December is the time you need to know how to cut some corners. So here are the best cheats possible to have you garden looking great – fast.
Feeding – use half strength liquid feed twice as often to fast track your flowers and up the anti on green foliage. Try a fertiliser like Thrive for flowers and fruit on any potted colour, flowering shrubs, roses and even your fruiting plants like tomatoes, capsicums and the passionfruit vine. For the lawn, hedges and pot plants, click on some Seasol and go crazy.
Watering – in can be hard to keep water up to plants over summer – especially if you’re away! Don’t let them dry out when temperatures spike though. Add mini reservoirs by upturning bottles of water in your pot plants and even put some saucers under particularly thirsty plants like hydrangeas and ferns. Use some Drought shield, which is like sunblock for your garden, to help plants cope with the heat.
Colourin the garden– what? Did you forget to mass plant annuals six weeks ago and the garden’s looking a little drab? Instantly brighten up the place with our ready grown selection, or fill in gaps with some of our super advanced seedlings.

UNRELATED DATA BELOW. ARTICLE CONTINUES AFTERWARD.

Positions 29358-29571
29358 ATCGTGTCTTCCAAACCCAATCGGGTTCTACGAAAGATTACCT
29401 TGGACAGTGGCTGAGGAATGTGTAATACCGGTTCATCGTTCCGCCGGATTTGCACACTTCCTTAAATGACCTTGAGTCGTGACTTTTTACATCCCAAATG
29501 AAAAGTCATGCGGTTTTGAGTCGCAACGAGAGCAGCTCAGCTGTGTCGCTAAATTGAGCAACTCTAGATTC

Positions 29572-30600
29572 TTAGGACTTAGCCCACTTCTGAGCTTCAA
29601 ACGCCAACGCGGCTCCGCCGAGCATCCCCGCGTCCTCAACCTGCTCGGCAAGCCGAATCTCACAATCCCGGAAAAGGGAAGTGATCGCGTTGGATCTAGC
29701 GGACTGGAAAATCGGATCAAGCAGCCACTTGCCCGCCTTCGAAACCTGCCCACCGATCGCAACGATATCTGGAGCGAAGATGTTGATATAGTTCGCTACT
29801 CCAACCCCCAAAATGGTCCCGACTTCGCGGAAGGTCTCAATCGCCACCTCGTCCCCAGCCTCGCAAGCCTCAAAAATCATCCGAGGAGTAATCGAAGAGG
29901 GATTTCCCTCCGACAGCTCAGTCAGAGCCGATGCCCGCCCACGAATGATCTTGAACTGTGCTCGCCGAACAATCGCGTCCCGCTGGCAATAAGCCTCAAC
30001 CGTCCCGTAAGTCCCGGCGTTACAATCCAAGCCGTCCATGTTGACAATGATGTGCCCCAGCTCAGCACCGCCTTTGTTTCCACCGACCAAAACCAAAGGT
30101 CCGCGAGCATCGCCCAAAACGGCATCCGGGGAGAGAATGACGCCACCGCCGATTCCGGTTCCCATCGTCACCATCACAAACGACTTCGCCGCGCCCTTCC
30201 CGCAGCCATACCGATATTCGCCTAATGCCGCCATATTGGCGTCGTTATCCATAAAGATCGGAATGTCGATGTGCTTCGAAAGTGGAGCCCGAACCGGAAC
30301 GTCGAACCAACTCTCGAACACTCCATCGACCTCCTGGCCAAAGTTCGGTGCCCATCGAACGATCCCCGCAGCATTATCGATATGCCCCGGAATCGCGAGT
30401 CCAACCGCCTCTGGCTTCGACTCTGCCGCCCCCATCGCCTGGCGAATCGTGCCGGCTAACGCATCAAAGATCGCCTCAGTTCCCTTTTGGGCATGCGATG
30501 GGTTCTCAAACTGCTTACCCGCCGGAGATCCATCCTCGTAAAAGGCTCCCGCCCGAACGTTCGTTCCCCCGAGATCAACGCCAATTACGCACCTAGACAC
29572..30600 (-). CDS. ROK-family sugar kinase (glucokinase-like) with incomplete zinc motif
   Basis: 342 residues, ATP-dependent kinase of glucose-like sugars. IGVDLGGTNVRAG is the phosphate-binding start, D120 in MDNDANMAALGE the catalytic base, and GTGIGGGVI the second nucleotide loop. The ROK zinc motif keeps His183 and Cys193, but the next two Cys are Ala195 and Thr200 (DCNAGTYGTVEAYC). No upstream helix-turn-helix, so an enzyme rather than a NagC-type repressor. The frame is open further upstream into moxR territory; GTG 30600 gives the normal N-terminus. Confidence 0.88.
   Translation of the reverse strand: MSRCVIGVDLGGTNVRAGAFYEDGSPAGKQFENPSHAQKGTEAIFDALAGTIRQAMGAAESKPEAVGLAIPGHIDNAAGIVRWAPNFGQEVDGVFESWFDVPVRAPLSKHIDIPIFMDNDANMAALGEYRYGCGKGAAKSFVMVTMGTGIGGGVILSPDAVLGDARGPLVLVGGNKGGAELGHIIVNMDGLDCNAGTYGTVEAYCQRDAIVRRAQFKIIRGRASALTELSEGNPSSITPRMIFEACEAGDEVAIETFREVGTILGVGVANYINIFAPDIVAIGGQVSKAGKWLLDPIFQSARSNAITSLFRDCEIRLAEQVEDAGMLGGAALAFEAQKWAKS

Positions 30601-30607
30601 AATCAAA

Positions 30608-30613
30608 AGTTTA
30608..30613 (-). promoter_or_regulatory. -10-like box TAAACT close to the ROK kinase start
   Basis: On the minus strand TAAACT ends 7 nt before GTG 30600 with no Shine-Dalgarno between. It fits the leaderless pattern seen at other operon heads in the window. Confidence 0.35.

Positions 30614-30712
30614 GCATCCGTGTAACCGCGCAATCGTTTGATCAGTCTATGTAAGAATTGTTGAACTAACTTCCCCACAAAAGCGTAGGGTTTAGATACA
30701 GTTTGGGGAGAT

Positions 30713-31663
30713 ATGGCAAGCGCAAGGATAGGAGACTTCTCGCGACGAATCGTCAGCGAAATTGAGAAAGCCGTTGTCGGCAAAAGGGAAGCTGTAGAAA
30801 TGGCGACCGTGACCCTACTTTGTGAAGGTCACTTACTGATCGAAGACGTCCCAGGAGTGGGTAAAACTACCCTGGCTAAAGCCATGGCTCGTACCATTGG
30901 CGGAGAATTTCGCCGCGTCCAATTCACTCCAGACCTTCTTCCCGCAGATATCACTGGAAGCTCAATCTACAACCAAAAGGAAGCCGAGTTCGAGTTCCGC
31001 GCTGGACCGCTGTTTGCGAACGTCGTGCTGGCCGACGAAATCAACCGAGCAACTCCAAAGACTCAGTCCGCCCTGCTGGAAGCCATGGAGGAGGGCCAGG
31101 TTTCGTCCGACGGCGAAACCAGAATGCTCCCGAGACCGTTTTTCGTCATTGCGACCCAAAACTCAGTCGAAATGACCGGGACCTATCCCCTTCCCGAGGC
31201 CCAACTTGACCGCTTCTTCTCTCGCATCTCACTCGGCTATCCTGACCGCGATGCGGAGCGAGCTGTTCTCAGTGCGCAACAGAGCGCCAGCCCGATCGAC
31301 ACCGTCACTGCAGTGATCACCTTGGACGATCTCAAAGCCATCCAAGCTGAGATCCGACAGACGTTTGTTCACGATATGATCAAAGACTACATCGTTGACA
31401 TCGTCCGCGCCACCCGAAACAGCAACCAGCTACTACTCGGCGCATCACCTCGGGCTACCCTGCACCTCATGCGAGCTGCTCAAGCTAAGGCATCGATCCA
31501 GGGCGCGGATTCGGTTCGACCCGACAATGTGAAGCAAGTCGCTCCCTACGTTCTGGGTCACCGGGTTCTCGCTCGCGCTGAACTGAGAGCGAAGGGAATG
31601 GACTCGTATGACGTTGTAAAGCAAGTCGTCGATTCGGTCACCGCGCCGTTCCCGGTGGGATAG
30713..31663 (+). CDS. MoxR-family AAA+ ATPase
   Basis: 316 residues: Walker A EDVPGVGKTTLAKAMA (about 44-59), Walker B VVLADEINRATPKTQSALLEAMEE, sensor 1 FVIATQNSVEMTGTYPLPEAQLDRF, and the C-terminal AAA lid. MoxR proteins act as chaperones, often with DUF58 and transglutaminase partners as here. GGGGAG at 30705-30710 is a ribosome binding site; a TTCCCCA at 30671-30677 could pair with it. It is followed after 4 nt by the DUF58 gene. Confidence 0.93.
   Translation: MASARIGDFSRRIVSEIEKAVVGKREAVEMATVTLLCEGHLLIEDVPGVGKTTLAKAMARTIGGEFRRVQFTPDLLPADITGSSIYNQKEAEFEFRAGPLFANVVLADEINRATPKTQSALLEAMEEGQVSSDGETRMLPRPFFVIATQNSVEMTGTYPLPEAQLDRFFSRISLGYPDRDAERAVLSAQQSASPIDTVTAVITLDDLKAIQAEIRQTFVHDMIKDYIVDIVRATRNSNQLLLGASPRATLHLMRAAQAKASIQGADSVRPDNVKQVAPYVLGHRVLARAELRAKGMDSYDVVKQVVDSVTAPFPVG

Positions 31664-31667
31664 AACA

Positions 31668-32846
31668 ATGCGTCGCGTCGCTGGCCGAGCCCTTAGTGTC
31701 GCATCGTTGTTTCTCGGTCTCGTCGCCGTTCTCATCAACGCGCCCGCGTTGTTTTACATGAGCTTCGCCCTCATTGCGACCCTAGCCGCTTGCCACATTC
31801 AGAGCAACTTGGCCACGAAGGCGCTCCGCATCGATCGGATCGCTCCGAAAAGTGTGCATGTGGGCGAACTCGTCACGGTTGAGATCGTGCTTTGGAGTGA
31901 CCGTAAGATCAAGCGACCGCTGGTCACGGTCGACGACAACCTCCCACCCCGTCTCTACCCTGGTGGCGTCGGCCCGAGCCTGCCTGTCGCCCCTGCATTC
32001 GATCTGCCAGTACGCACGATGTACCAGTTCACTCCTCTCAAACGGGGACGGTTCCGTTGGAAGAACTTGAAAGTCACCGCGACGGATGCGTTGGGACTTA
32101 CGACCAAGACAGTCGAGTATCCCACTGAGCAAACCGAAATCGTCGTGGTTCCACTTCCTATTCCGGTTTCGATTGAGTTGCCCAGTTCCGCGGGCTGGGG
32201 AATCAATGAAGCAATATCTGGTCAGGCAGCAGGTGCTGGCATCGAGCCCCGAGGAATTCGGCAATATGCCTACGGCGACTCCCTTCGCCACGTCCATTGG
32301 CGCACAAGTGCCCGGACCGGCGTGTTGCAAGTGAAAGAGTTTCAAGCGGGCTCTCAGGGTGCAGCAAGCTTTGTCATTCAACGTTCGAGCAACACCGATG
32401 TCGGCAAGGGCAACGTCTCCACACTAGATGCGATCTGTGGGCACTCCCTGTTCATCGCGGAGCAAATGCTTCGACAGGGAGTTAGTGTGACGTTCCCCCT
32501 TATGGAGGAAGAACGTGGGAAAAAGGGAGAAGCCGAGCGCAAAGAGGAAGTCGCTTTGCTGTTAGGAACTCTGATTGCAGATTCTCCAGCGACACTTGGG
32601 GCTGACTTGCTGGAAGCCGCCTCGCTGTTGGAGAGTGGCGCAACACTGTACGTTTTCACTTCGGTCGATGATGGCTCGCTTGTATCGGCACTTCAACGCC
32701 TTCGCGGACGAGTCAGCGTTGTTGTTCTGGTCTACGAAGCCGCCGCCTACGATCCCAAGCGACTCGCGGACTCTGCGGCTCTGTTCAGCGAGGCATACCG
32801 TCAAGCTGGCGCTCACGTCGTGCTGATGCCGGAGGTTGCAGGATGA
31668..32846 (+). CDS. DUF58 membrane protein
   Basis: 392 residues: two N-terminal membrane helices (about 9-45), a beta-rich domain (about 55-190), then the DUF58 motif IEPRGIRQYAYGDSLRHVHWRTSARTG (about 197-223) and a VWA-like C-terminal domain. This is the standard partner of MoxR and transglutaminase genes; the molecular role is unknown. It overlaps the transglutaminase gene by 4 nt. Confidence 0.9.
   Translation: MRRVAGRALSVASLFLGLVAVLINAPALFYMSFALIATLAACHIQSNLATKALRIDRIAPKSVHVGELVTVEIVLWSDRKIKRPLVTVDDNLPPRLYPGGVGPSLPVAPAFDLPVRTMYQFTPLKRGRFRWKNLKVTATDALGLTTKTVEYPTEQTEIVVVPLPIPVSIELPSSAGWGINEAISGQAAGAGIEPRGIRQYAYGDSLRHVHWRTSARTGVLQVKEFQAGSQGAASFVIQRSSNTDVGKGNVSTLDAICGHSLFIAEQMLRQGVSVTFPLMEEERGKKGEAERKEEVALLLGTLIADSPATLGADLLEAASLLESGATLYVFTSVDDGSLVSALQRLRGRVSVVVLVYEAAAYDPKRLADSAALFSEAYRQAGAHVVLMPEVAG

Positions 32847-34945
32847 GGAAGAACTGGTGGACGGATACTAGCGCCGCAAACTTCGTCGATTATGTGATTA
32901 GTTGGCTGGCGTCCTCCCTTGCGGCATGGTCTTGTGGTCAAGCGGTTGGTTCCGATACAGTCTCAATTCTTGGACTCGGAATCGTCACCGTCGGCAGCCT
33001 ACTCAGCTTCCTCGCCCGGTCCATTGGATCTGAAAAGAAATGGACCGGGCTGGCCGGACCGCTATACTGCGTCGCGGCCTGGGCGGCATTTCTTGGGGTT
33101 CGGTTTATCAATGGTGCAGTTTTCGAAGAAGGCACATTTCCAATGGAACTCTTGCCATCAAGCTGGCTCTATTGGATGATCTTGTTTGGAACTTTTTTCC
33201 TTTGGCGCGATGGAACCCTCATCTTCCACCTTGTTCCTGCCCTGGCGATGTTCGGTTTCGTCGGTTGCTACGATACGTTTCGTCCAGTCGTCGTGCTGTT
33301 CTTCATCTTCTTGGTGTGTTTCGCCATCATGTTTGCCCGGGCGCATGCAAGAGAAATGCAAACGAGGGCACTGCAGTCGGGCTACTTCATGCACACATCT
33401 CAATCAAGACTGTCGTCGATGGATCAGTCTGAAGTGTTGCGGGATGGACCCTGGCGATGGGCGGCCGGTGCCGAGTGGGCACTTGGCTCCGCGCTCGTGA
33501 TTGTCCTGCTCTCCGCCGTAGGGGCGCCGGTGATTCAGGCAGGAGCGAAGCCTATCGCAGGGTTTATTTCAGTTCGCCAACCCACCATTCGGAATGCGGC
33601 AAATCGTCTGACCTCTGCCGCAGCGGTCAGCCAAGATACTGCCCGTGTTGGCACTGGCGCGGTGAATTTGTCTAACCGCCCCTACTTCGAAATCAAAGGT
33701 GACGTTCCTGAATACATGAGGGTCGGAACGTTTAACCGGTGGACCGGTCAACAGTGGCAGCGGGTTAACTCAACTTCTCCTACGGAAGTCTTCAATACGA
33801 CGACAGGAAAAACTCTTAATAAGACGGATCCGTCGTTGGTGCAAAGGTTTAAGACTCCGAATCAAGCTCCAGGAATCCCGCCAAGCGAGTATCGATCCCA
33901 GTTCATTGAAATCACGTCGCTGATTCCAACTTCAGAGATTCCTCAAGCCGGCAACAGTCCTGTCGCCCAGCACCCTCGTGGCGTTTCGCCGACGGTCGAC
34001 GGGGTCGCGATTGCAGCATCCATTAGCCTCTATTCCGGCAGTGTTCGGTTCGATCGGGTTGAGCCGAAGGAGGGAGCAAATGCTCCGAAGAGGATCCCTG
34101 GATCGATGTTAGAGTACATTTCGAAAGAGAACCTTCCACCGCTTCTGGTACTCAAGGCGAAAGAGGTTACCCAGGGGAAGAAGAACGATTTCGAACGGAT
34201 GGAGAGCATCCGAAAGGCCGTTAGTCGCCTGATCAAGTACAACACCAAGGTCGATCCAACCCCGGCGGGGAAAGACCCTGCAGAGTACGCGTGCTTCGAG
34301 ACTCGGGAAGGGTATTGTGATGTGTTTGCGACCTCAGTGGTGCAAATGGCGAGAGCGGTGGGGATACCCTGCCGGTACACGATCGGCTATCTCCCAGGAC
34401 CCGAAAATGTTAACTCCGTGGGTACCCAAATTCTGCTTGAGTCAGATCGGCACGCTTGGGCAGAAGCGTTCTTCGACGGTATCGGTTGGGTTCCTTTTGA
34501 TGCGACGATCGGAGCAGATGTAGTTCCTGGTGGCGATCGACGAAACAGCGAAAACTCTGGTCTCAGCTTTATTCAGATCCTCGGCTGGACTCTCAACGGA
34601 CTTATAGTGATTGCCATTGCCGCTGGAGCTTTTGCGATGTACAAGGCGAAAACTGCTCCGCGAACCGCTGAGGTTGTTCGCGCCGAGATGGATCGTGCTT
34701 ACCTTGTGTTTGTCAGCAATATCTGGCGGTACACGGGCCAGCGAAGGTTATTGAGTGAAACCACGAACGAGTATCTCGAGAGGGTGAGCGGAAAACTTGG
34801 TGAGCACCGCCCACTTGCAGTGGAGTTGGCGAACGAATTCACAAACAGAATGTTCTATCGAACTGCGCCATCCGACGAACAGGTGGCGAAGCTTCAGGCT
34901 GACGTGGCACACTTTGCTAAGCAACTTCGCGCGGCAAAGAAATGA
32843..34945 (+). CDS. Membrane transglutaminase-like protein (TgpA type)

Weedscan easily get on top of you over summer, so smother them with fresh mulch. Many will die off quickly if they don’t get to sunshine, and those that remain in the driveway or footpaths you might want to just take to with a boiling kettle full of hot water one morning with your cuppa! It doesn’t get easier than that! If you have weeds in the lawn, make sure you have the catcher on your mower and drop the height down for a quick trim – it should catch many of the flowering heads and stop them from going to seed. We also stock a few organic weedicide options for those of you that want to avoid glyphosate.
Pruning – it can be a bit like ‘day of the triffids’ in summer, especially after a storm when your neatly trimmed hedge can suddenly take off, or those well maintained climbers start growing like liana in Borneo or a day in the Amazon! Avoid pruning (or mowing) on really hot days as you can give your garden sunburn, instead, trim on a milder day.
By: Meredith Kirton